unemployment rate = (unemployed people)/(people in the labor force).
The strange thing that happened during Covid was that many people left the labor force. Let’s make up some easy numbers to show why this matters.
Suppose that the US has a population of 330 (million) people. Out of that 330, if 63% are “in the labor force” then that means there are 208 people available to work. The other 122 people are “not in the labor force”. Those people are children, retired people, students, and other people choosing not to work for various reasons.
Pre-Covid, out of the 208 people available to work, about 200 were employed and 8 were unemployed. The unemployment rate was about 8/208 = 0.038 or 3.8% (actually it was 3.6% but I’m rounding to keep the numbers easy).
So now Covid hits and about 4% of the people working decide not to work. 4% of 208 is about 8 people. So if 8 people leave the labor force, that will automatically cause unemployment to rise - if the same number are still looking for work - because now we’d have 8/200 = 0.04 or 4% unemployment.
In reality, a ton of other people were also laid off. How much was real and how much was due to companies agreeing with employees that they’d be let go, then re-hired post-pandemic and so on is a total mystery. In the end, unemployment in the USA jumped from 3.6% to 14.7% seemingly over night.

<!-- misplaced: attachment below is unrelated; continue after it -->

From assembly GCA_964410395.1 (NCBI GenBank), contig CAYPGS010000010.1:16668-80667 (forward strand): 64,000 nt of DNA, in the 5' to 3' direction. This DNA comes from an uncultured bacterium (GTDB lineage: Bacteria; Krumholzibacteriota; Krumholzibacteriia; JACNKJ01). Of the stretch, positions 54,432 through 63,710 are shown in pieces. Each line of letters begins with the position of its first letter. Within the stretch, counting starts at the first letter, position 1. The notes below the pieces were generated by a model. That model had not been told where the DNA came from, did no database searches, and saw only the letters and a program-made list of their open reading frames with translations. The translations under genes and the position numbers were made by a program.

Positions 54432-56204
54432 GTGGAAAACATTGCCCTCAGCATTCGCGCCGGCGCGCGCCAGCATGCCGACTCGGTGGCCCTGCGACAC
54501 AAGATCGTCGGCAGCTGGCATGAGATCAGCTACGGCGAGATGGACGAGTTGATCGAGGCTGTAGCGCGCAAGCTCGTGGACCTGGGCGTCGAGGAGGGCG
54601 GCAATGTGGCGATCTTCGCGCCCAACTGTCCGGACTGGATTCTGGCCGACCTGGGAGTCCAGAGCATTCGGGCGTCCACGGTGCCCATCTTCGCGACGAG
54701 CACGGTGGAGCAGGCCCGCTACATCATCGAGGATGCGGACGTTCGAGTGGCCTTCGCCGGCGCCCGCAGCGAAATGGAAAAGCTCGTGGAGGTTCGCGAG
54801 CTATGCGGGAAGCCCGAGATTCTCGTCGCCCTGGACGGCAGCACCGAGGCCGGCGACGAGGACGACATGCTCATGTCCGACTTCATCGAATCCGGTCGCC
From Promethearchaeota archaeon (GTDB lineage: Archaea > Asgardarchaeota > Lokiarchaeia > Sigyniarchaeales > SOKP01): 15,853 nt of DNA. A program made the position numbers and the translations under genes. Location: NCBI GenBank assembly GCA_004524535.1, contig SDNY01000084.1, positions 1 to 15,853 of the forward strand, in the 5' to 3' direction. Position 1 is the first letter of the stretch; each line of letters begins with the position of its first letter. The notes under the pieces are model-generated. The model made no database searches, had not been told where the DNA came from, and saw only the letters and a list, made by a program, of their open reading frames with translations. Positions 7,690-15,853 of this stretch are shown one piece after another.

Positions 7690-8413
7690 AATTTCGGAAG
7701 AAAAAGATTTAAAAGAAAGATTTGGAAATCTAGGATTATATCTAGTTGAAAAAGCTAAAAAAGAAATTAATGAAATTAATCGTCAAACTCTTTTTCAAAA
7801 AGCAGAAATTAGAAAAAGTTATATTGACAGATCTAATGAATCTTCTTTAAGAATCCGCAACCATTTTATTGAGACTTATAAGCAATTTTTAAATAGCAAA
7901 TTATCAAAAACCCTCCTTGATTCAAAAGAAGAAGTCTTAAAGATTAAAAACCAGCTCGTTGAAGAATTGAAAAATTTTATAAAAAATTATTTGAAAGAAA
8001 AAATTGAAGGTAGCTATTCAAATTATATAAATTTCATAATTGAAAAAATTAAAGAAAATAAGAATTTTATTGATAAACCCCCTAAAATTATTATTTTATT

The Challenge Today: Vanishing People and “Tight Labor Markets”
The challenge today is that the unemployment rate fell back down to 3.6%, but the labor force participation rate is still only about 62.2% (today) instead of 63.4% (pre-Covid). That means there are still about 4 million people not in the labor force that were in the labor force pre-Covid.
If all 4 million people re-entered the labor force and looked for work (i.e., were initially unemployed) then unemployment would be 5.4%. If, however, they return to work with jobs (returning to their old jobs, for example) this would drive the unemployment rate down and may be the cause of some of the low unemployment we observe today. The “true” unemployment rate today is probably between the 3.6% we see and the 5.4%, but we don’t know exactly.
That means we don’t know if it’s true that labor markets are super tight today or not. Normally we’d know if labor markets are tight by looking at wages. If demand for workers is relatively high, then wages will rise. That’s a tight labor market.
Today wages have gone up some, but by less than inflation. Wages are rising about 5% a year but inflation is around 8% a year so real wages are actually falling at 3% a year. No wonder businesses are hiring more and more people! They get them for cheap because they charge 8% more for the goods they sell but they only pay their employees 5% more than before. Of course other costs are rising too so businesses might still lose money. But one thing is for sure: labor is relatively cheap. In terms of our assessing the health of the US economy, however, relatively cheap labor is a sign of a slack labor market, not a tight one.